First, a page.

This month, Hotel Management featured The Madison D.C.’s General Manager, Hazel Hagens in their Hotelier Spotlight.
Hazel Hagans worked her way up to the top position at The Madison Hotel in Washington, D.C., over the course of many years and many jobs in many hotels, each one preparing her for higher levels of leadership.
“It wasn’t the career that I really picked up for myself,” Hagans said. “But it’s something that really grew on me.” She graduated from Spelman College with a bachelor’s degree in chemistry and plans to become a dermatologist, but the Great Recession made finding gainful employment challenging. While working retail in a mall, she noticed a recruitment center for the W Atlanta Buckhead (now the Hotel Colee) and began talking with both the human resources manager and the director of HR. She applied to work at the front desk but was offered a position as a private branch exchange operator. “The HR manager at the time said that he loved my speaking voice and he thought it would be a better fit for me,” she recalled.
Hagans did not think of hospitality as a long-term career goal but within six months she was promoted to guest service supervisor and found that she liked being part of a hotel team. “I really enjoyed the camaraderie amongst the associates,” she said. “Everyone was very gung-ho and it’s a big collaboration.” She also built a good relationship with the hotel’s leadership team, and today credits their mentorship for her career growth. “I was trusted, even though I did not have a leadership role,” she said. “I was given a lot of leadership responsibility. And I think that my mentors and my managers at the time saw potential in me and allowed me to cross train, allowed me to assist in various departments, allowed me to work overtime when needed. That’s really what helped me shape my skills.”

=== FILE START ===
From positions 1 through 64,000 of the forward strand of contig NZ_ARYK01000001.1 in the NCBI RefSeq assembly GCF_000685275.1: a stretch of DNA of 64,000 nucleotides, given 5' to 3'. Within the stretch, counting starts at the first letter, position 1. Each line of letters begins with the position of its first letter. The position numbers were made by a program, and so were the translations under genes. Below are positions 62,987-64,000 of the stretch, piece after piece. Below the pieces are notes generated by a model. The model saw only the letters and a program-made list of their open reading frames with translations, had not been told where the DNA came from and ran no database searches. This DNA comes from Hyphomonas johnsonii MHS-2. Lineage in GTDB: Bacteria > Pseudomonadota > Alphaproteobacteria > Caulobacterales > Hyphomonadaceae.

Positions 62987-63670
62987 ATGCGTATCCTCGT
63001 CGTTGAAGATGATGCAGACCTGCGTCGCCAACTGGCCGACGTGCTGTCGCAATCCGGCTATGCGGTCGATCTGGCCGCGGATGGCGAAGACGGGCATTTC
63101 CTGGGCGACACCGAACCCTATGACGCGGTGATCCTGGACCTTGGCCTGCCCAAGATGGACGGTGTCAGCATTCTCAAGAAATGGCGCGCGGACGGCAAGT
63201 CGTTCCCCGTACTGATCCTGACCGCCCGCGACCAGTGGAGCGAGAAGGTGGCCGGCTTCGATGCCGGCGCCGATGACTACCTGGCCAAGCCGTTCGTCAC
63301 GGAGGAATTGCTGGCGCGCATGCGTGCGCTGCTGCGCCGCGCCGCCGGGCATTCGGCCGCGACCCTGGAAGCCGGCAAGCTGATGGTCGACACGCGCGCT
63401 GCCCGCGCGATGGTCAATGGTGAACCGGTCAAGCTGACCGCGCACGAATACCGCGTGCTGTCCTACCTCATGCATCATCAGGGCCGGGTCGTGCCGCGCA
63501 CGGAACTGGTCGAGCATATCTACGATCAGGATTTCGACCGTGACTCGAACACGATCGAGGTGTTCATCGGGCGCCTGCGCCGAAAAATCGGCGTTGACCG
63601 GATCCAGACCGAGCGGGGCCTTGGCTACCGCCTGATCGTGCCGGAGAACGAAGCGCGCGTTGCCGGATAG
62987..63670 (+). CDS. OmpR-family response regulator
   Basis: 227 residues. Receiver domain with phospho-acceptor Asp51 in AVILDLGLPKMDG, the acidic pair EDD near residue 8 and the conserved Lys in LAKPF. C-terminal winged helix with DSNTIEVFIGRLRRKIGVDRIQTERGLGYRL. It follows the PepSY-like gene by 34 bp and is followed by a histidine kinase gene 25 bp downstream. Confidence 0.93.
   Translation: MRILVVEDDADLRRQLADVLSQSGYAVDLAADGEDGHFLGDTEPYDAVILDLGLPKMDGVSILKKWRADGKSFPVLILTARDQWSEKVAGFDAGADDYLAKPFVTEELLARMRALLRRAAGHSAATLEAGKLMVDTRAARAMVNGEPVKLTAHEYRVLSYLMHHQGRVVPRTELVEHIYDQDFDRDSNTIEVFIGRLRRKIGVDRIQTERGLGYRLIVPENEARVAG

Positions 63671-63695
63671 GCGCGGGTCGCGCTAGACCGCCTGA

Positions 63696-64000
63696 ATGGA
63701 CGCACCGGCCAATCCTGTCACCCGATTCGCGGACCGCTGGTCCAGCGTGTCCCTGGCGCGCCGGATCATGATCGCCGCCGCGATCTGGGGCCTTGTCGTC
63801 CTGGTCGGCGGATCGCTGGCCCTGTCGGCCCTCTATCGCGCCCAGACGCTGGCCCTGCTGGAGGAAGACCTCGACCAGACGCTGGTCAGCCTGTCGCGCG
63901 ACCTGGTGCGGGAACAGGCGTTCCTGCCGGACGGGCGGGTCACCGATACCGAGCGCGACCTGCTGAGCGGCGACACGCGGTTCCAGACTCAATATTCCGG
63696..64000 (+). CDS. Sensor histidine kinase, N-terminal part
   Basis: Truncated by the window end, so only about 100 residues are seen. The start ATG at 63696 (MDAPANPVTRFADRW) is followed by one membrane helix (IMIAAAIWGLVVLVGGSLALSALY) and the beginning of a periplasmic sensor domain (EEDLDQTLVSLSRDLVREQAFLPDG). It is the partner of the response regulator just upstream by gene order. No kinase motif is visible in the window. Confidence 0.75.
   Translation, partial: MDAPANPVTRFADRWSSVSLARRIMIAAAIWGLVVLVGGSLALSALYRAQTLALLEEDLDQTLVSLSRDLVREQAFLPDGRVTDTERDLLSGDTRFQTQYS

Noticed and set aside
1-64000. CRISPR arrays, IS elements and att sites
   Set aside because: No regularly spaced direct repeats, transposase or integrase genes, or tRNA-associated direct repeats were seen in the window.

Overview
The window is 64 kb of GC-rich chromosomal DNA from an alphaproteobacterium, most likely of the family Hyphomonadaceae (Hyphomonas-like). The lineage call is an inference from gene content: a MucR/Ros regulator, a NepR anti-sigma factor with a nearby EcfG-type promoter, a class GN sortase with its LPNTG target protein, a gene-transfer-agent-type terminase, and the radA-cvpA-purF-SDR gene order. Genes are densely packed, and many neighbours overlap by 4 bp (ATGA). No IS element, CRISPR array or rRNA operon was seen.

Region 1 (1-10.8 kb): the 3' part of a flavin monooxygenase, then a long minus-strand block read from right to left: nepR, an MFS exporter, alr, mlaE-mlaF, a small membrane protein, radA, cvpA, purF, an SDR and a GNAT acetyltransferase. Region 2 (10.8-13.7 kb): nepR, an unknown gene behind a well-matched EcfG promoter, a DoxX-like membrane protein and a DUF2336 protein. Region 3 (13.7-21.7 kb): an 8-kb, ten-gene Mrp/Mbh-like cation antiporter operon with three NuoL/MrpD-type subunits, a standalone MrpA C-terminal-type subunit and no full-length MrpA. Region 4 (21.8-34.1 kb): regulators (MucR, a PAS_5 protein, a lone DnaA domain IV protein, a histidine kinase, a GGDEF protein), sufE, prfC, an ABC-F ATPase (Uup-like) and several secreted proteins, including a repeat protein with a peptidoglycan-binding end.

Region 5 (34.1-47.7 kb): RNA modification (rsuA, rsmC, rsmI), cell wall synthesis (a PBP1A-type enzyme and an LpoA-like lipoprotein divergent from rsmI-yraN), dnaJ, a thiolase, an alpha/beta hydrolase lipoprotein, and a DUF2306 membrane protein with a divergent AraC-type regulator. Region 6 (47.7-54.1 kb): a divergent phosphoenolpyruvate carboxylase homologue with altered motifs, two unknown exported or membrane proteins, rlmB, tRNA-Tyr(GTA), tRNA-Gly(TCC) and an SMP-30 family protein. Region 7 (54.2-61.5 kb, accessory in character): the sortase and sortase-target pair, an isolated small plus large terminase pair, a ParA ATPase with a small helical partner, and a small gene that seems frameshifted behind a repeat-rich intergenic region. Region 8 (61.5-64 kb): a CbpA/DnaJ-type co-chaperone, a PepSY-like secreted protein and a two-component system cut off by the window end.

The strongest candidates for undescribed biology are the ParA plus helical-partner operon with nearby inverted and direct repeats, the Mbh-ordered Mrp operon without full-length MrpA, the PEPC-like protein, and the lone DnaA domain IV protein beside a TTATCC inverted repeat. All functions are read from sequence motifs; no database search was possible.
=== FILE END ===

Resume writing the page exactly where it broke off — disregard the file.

She continued rising through the ranks at the hotel, leaving in 2013 as director of housekeeping. She moved up to New York City to work at the W in Times Square, learning about a different guest demographic than the property in Atlanta attracted (“They want what they want when they want it and you have to be a quick thinker,” she said). A year later, she was ready to try a different role with a different company.
After spending five years with the brand, Hagans believes the W culture strongly shaped her own leadership style. “They’re very accepting of trends,” she said, noting that they welcomed team members with tattoos or a distinctive sense of style. “We’re in 2023, now. Maybe we need to relook at these policies and say, ‘Is this really where we are in this day and age?’ A lot of people have tattoos and as long as it’s not offensive, what’s the problem with allowing your associates to express who they are in their individuality?”
Read the full article, here.